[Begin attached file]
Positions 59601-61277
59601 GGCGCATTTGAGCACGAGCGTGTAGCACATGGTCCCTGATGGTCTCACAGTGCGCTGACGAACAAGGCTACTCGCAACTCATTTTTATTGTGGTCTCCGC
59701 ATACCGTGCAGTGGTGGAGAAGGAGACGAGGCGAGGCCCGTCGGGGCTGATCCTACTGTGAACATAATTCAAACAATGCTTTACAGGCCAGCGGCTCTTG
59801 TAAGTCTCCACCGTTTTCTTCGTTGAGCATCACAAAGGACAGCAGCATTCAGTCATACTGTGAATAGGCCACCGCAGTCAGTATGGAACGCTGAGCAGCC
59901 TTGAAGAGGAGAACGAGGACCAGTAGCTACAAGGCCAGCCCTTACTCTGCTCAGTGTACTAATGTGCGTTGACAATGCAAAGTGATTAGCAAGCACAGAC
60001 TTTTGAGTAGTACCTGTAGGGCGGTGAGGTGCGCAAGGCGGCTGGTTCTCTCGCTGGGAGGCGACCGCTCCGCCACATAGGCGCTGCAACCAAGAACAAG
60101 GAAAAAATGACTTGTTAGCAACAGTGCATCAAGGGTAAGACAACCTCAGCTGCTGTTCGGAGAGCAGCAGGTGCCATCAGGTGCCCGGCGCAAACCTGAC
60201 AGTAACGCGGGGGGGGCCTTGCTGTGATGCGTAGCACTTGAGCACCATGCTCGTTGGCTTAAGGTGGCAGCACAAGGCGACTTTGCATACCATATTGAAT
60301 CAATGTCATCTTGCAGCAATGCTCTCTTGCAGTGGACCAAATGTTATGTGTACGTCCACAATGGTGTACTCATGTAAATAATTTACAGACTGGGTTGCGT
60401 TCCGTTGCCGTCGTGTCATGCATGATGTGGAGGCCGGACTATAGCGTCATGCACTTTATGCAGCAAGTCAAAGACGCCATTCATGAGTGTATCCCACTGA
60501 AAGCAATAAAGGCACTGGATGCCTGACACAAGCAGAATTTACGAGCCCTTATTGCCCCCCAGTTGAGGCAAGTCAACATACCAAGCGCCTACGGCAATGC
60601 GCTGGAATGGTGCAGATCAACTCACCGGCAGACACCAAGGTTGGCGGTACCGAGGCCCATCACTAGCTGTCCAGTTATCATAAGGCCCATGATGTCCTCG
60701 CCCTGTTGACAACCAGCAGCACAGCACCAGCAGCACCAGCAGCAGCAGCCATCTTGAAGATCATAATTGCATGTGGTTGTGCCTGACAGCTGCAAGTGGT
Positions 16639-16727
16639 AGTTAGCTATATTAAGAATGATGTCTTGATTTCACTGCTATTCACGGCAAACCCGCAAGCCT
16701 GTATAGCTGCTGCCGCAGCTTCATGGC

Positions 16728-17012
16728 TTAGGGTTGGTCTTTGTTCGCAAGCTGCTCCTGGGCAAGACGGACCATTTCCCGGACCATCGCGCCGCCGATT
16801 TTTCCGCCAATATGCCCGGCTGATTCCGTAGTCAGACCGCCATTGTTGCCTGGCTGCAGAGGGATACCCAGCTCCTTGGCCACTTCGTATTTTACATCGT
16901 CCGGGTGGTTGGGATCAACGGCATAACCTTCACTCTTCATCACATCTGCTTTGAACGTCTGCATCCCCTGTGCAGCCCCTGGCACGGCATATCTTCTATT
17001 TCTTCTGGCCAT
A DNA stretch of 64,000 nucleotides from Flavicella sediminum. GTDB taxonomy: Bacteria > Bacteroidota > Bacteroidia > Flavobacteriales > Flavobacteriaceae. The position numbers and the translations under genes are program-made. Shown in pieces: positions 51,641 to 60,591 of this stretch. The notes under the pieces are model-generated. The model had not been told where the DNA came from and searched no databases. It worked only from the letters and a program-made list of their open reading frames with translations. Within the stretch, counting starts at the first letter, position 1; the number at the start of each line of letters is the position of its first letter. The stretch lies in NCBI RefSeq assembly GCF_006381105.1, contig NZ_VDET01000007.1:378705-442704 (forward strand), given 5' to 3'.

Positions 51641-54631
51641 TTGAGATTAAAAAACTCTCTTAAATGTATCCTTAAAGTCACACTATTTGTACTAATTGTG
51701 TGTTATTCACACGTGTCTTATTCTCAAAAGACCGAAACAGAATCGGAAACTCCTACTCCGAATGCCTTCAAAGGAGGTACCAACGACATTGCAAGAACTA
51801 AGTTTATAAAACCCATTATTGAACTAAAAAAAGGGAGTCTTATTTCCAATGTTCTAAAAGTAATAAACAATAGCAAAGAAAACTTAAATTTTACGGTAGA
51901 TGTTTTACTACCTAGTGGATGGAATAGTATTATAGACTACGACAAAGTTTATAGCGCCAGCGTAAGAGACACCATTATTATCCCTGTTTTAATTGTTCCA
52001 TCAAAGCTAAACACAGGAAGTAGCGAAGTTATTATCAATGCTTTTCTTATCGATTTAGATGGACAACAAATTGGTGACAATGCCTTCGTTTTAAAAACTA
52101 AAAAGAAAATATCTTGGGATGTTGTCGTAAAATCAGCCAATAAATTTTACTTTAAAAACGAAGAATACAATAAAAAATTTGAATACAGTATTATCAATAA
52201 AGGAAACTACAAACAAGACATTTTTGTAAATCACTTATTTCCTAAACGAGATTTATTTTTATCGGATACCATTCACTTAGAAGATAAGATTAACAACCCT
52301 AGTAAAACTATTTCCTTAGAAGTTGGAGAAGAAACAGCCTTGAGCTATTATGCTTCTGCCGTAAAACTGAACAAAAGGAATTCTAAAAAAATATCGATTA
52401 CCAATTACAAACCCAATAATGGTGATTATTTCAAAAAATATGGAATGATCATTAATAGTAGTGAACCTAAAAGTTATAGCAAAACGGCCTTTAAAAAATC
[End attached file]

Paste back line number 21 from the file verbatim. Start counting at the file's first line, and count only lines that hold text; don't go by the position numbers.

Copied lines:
17001 TCTTCTGGCCAT